The First Known Ticket Has Just Been Issued To A Canadian For Driving High After Weed Legalization

A fine of $675 was issued in Winnipeg today.
The First Known Ticket Has Just Been Issued To A Canadian For Driving High After Weed Legalization

Marijuana has been officially legalized in Canada today. It hasn't even been a full day yet and a ticket has already been given out to a Canadian driver for driving high. In fact, it was just one hour after legalization that a ticket was already issued.

According to CBC News, Winnipeg Police Service traffic division Insp. Gord Spado said that a police officer gave out the ticket during a traffic stop at just one o'clock in the early morning, an hour after weed was legalized. 

The Winnipeg Police Service also announced on their Twitter, just two hours ago, that they had already issued a $675 dollar ticket to the driver on the day of weed legalization. 

READ ALSO: Canadians Are Giving Advice To People Looking To Try Weed For The First Time And The Results Are Hilarious

The offense on the ticket was written as "consume cannabis in a motor vehicle on the highway", according to the picture shared by the Winnipeg police. They followed up this announcement on Twitter by using it as a reminder to Canadians not to drive high. Check out their tweet below.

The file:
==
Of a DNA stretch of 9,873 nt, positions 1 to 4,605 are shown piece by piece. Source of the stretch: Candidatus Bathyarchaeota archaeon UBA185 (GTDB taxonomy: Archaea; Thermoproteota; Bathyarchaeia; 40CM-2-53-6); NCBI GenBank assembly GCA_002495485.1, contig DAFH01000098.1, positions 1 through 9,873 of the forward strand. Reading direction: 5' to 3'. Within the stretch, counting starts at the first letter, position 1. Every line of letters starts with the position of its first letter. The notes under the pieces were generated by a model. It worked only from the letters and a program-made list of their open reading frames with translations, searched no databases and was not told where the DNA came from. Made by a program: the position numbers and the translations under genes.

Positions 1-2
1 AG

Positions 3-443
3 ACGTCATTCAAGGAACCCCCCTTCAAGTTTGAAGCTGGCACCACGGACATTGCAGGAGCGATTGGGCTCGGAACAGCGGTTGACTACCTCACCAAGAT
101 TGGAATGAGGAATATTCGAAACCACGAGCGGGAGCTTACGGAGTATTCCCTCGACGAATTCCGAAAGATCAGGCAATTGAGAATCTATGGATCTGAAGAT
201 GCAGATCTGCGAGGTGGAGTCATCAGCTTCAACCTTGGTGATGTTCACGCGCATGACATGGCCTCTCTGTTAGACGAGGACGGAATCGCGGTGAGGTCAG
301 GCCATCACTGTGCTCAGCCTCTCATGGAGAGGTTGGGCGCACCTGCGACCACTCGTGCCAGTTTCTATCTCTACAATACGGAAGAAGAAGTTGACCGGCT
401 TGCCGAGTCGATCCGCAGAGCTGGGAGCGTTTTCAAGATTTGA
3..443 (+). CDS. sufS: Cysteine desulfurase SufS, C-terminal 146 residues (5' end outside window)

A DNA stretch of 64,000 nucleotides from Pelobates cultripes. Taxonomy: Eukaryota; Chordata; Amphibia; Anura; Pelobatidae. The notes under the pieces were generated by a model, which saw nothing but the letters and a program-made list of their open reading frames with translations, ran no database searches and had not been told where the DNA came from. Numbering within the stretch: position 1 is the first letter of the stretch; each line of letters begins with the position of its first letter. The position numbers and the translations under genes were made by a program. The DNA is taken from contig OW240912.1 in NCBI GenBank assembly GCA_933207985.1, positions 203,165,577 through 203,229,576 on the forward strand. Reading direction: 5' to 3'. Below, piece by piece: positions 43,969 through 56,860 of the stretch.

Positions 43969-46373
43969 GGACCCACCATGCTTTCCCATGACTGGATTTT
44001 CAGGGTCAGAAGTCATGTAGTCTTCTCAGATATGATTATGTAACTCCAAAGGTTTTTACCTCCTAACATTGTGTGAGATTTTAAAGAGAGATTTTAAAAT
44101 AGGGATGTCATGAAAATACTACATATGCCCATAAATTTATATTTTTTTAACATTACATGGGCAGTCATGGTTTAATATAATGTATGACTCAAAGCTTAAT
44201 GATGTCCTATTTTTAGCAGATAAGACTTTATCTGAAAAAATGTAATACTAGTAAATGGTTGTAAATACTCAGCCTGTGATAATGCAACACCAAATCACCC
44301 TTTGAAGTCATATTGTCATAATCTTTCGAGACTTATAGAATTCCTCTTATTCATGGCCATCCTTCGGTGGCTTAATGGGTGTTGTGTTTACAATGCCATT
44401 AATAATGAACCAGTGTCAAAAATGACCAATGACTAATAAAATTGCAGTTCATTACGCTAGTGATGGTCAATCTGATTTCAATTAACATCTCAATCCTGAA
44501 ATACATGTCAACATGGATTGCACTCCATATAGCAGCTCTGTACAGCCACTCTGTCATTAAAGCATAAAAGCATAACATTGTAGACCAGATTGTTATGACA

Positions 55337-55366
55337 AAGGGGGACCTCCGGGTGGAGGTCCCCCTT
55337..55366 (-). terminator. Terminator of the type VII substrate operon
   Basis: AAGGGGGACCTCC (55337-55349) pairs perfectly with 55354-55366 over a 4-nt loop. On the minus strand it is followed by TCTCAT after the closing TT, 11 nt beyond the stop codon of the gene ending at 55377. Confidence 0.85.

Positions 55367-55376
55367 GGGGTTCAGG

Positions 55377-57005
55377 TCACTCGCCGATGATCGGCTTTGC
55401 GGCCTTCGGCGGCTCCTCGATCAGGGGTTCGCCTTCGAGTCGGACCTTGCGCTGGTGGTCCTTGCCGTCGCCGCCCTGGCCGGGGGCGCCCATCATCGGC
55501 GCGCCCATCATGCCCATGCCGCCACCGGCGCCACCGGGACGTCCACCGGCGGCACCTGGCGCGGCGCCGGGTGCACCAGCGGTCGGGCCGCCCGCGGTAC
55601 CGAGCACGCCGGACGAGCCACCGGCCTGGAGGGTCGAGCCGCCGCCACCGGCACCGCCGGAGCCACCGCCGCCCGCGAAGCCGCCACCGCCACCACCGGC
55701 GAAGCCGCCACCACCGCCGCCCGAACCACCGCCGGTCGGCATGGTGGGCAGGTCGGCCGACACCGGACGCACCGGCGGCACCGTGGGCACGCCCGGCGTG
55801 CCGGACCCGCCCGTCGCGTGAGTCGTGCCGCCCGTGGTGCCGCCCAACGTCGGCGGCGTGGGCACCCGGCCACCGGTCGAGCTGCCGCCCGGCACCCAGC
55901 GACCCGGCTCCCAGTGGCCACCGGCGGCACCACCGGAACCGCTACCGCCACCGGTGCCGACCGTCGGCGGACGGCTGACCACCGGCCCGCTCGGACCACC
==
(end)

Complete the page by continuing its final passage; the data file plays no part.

So … this happened early this morning: A Consume Cannabis in a Motor Vehicle ticket was issued. Just like alcohol, consuming cannabis is legal - and like alcohol, consuming it in your vehicle is **not**.

October 17, 2018

The tweet quickly gained traction on the internet and has since gotten over 300 likes, over 200 retweets and over 50 comments. In the comments, Canadian's opinions were seriously mixed. Many people called out the police and their use of the rather vague hashtag #knowyourrole. Twitter user @DPernitsky straight up called it "poor messaging and a bad look for a police department" in a reply to the tweet. His tweet got 18 likes.

Another user @pbowmanwpg commented, "$672!?! Without any evidence they were actually impaired or anything? How does this enhance public safety? Who was being harmed?"

In response to some of the backlash, the Winnipeg Police later followed up their tweet with another one. They tweeted an hour and half later, "Bottom line is that you cannot consume cannabis in your vehicle". 

Others praised the police for cracking down on drivers that were high. One user @deflep1969 commented, "The new laws and fines were CLEARLY spelled out and released before pot was legalized. No excuse for being an idiot". Another Twitter user, @paul_beaudry said, "You can’t consume Cannabis or alcohol while operating a motor vehicle. This is not complicated"

Spado also told CBC News that the weed was most likely obtained illegally, since online sales only started at midnight and wouldn't have been delivered by 1 AM. However, the driver was not fined for that offence. "It doesn't look like anything was pursued as far as the illicit component of it goes," Spado said. Spado also said that it will be a challenge to check if weed was legally or illegally obtained. 

In Manitoba, you can be fined $672 for consuming cannabis in or on vehicle on a highway and $237 if you are a driver that is carrying cannabis in or on vehicle, according to CBC News

If you are smoking weed before driving, keep in mind that a recent study showed that weed can still negatively impact your driving for five hours after consumption. To find out more about penalties for driving high in Canada, you can check out this article here

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